Seyffert, Dictionary of
Welcome to the 105th edition of Four Stone Hearth, the anthropology web carnival featuring abnormal posts for the period October 27 to, well, today. I thank those who suggested the abnormally interesting posts that I included in this abnormal edition. While all the suggestions were great, there weren’t as many as I expected. So I went with what I had and added a couple of my own suggestions but none of my own posts. I’m more of an anthropology user than an anthropology provider.
Rosemary Joyce of Ancient Bodies, Ancient Lives posted “Putting a Finger on Sexy Neanderthals.” She discussed the media coverage of a recent paper in Proceedings of the Royal Society B (Biological Sciences), “Digit ratios predict polygyny in early apes, Ardipithecus, Neanderthals and early modern humans but not in Australopithecus.”
What fascinates me about the coverage, in addition to the complete misunderstanding of what the study actually says, is the way press coverage narrows the focus to the poor benighted Neanderthal.
Suppose I ask you to tell me what happened yesterday. As you reply, yesterday’s memories will probably trigger all kinds of associations with other memories, but you’ll [be] able to recognize those as irrelevant: that wasn’t yesterday, that was last week.
A confabulating patient can’t do that, this theory says, so they end up with a huge jumble of memories; the confabulated stories are an attempt to make some sense of this mess. See above for my attempt to confabulate a story linking the three random concepts of a cat, a fire engine and a chair.
Why does this happen? Head over to Neuroskeptic for at least one possible explanation.
This discussion trigger one of my memories of a Mark Twain quotation, “When I was younger I could remember anything, whether it happened or not; but my faculties are decaying, now, & soon I shall be so I cannot remember any but the latter.” Sure, this isn’t really to the point but that’s the way it is with memories.
Brendon Wilkins of Digging the Dirt lampooned possible (likely?) cuts in funding for historical monuments in the UK.
First on the list is Stonehenge, which will be phased out over the course of 2011, and will be bulldozed to create a level playing field for the 2012 Olympics. Low maintenance Woodhenge however, will enjoy a brief reprieve. Benefiting from the ‘Staffordshire Hoard’ effect, it will be merged with Sutton Hoo, and will now be known as Woo Hoo.
The post is satire but the concern is real and not just with regard to UK monuments.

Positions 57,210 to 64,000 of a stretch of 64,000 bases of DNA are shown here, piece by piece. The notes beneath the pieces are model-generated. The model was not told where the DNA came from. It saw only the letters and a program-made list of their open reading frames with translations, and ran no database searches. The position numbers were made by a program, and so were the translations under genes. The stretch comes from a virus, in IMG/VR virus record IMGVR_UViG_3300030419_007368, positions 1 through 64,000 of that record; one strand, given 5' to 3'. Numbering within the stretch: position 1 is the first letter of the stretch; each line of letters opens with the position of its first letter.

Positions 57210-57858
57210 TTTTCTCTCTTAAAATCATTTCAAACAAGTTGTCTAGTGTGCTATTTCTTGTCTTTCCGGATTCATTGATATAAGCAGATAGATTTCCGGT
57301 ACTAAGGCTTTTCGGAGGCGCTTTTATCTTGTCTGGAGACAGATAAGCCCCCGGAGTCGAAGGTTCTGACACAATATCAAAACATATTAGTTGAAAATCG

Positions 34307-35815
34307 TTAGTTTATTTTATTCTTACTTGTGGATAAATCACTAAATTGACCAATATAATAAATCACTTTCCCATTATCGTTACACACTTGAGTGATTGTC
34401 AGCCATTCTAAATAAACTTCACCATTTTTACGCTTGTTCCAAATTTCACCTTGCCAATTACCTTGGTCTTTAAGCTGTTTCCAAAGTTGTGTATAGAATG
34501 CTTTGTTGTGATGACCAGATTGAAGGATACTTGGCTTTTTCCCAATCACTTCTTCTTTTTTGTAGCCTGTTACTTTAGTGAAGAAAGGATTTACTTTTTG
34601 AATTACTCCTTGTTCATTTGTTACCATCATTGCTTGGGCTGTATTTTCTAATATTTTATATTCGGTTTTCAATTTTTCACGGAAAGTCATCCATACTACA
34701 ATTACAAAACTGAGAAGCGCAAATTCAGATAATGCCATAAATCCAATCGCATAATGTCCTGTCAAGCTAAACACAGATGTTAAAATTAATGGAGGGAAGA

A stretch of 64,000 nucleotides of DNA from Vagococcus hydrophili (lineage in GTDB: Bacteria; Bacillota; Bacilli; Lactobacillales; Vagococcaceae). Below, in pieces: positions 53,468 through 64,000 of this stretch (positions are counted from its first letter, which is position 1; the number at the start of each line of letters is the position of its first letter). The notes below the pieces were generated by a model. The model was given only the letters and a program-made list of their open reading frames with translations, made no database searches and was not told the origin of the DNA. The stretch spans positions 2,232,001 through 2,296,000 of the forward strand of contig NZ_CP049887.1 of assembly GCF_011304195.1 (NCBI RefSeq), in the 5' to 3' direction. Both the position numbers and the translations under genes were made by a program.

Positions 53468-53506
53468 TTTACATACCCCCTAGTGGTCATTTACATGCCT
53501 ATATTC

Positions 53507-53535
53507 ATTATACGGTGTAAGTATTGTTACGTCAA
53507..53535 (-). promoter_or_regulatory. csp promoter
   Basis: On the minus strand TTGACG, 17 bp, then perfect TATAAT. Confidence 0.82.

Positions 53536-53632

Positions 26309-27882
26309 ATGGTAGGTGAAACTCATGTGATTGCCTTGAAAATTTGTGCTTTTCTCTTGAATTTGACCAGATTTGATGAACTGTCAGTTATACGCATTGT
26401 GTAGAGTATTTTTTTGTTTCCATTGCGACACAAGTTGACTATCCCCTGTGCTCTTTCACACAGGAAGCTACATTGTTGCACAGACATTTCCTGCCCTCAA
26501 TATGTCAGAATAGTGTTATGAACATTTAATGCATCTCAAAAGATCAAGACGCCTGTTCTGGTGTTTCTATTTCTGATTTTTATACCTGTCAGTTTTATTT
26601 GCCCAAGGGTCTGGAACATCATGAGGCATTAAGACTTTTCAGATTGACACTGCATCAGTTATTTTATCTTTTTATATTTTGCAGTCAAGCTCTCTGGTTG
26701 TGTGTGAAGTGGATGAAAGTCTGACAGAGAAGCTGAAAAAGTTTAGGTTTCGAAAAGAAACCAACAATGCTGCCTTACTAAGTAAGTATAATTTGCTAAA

Judith Weingarten, Zenobia: Empress of the East, reviewed Rex Winsbury’s Zenobia of Palmyra: History, Myth and the Neo-Classical Imagination.
Facts about Zenobia are thin on the ground. Fiction abounds. Zenobia lived, strutted the stage, and battled in mid-third century CE, surely the worst documented period in the history of the Roman Empire. Every bit of information about her is contentious, fragmentary, or biased — and often all three together.
She concluded, “You have to read this book, well-written, clear, and quite thorough. Then, we can go on arguing, probably forever.” But before you read the book, I suggest you read Judith’s review.
Grrl Scientist explained “How the penguin got its tuxedo” at Punctuated Equilibrium. Quoting Jakob Vinther, she writes,
“Insights into the colour of extinct organisms can reveal clues to their ecology and behavior,” said Mr Vinther. “But most of all, I think it is simply just cool to get a look at the colour of a remarkable extinct organism, such as a giant fossil penguin.”
While not directly anthropological content, this post and the research on which it was based relies heavily on archaeology, broadly speaking, and addresses important questions regarding evolution.
Krystal D’Costa at Anthropology in Practice asked in “Fan Identity and Team Choice,”
How does one become a fan? Choose an allegiance? Decide that you’re going to wear bright green, or purple and gold, or paint your face orange and black?
Some of the answers are abnormally interesting.
Geoffrey K. Pullum posted “Translating the untranslatable” on Language Log. Commenting on a Jason Wire’s “20 Awesomely Untranslatable Words from Around the World” on the Matador Network., Pullum wrote,
You might expect (since I yield to no Language Log writer in the fierceness of my hatred for things-people-have-no-words-for genre of writing about language) that I would hate it like poison. But in fact I rather liked it. I just want to point out, however, that not a single one of the words shows any of the promised untranslatability.
Complex meanings that resist word for word equivalence do not make for untranslatability. But they do make an interesting post. Geoffrey’s conclusion is both humorous and instructive. Check it out.
And so it ends for this two-week period. Afarensis himself will host the November 24th Four Stone Hearth at Afarensis: Anthropology, Evolutions and Science. It’s not too early to send him suggestions.